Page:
10 January 2019
1. What first sparked your interest and passion for global health?
As Chief Executive of the NHS I became aware of how much people gained from spending time working on projects in Africa and India. They came back refreshed and remembering why they had become a doctor or a nurse or whatever, in the first place. It re-kindled people’s enthusiasm. At the same time – at the beginning of the century – I was beginning to recognise how much different health systems were linked and how much we owed to many countries whose nationals had come to work and train in the UK.
2. How did you come to know Eldryd, THET’s founder? Perhaps a little about your working life together?
I met Eldryd at this time and he persuaded me to second a very senior clinician, Dr David Percy, to THET to help develop the organisation. David and I worked together with THET and with the Zambian UK Health Workforce Alliance for the next 8 or 9 years. I got to know Eldryd at this time and we traveled to Ethiopia where I visited a number of THET projects and learned more about the possibilities of partnership as a way of supporting development in low and middle income countries but also as a way of helping UK health workers to develop their skills and understanding. Eldryd has been a mentor to me – as he has been to many others – and I have learned an enormous amount from him – he has both such a deep humanity and a great professional depth of knowledge.
3. Why do you support the work of THET and what made you want to become their first Patron?
For all the reasons above. It is good for the UK and the countries it serves. It is a great source of inspiration and hope in a world where the news is always about problems. This is about people trying to do something about it. In addition it is neither one of these big corporate NGOs which are far distant from the people they serve nor a government agency with all that that implies. It is about people relating to people and a symbol of global friendship and citizenship.
4. What do you think the biggest challenges we face in improving global health are?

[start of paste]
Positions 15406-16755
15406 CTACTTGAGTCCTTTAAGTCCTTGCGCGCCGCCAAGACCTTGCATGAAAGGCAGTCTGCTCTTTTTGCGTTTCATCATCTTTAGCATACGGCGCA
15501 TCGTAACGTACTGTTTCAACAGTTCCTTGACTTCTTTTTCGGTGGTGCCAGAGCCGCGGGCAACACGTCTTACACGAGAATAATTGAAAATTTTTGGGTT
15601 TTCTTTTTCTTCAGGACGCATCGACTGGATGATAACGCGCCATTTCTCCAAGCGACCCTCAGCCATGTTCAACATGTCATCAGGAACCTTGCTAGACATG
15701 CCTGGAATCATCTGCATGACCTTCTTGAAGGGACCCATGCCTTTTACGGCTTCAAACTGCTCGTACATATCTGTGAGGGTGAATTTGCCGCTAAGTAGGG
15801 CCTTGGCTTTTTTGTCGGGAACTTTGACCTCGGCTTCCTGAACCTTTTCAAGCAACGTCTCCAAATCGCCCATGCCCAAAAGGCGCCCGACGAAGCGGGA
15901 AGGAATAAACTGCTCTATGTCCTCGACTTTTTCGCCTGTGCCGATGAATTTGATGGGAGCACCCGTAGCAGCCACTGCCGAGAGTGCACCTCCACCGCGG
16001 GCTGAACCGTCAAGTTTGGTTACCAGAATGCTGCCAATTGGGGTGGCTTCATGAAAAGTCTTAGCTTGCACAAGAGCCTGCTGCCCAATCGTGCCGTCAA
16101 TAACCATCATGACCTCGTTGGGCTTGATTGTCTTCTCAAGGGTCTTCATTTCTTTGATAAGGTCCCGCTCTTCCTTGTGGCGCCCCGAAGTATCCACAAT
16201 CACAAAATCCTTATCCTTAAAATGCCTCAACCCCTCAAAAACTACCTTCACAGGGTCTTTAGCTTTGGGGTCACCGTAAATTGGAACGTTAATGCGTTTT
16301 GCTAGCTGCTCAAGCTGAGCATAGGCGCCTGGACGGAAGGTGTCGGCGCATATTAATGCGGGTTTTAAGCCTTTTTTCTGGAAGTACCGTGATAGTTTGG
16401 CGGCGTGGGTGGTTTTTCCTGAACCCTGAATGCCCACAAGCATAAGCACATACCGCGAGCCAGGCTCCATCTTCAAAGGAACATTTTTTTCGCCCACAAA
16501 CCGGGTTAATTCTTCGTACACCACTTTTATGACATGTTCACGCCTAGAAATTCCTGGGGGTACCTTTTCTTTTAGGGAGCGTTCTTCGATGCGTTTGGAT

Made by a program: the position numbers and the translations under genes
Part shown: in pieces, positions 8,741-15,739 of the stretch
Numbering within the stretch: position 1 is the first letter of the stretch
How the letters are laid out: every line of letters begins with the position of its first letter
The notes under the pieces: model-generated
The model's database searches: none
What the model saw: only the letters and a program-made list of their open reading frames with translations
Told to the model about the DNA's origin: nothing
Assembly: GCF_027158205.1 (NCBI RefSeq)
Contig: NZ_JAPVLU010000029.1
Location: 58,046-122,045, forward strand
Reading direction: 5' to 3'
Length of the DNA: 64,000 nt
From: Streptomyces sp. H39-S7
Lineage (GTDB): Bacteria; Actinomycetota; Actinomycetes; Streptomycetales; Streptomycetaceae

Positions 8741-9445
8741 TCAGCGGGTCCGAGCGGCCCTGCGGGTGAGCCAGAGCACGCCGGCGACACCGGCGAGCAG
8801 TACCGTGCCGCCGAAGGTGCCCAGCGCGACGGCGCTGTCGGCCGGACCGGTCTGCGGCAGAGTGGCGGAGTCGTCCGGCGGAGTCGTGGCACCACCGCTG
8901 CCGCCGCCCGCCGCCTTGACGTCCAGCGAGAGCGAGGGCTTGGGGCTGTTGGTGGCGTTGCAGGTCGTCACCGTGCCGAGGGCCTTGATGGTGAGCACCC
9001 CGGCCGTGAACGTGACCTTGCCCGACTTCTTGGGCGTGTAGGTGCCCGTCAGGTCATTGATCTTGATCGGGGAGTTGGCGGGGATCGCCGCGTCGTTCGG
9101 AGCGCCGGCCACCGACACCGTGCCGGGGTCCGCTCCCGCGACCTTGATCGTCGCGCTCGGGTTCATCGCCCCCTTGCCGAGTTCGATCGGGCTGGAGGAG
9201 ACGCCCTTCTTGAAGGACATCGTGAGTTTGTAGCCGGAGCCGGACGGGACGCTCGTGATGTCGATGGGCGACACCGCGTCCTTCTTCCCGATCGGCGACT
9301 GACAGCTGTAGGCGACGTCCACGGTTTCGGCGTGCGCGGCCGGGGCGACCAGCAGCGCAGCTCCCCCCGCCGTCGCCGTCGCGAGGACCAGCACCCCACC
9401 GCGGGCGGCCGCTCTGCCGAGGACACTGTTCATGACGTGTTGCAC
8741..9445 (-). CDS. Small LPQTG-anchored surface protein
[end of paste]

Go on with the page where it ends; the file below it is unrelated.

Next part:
Staffing. It’s as simple as that. Health is about human contact and human judgement. I could add we need the right people with the right education and skills, deployed and managed effectively and with the right resources – but the simple point is that this is about people with all their talents, passion and creativity. We are at least 20 million short as we stand. And we don’t enable people – particularly nurses, the most undervalued part of the workforce – to work to their full potential. Only people can take on the great challenges we face globally from climate change to conflict to obesity and AMR.
5. What are your ambitions for the UK’s contribution towards meeting these challenges and what do you think the role of health partnerships and THET is in this?
Enormous. The UK has this fantastic tradition in educating professionals coupled with some of the best science in the world. It is an extraordinary base from which to take on these global issues. The APPG on Global Health will be publishing an update on The UK’s Contribution to Health Globally later this year. It will argue for the UK to actively develop itself as one of the great health centres of the world – in academia, government action, commerce and the voluntary sector. Partnerships and THET’s work will be central to this – and to developing good international relationships at the citizen level as well as at the government level. The UK should become the best networked country in the world – THET can help.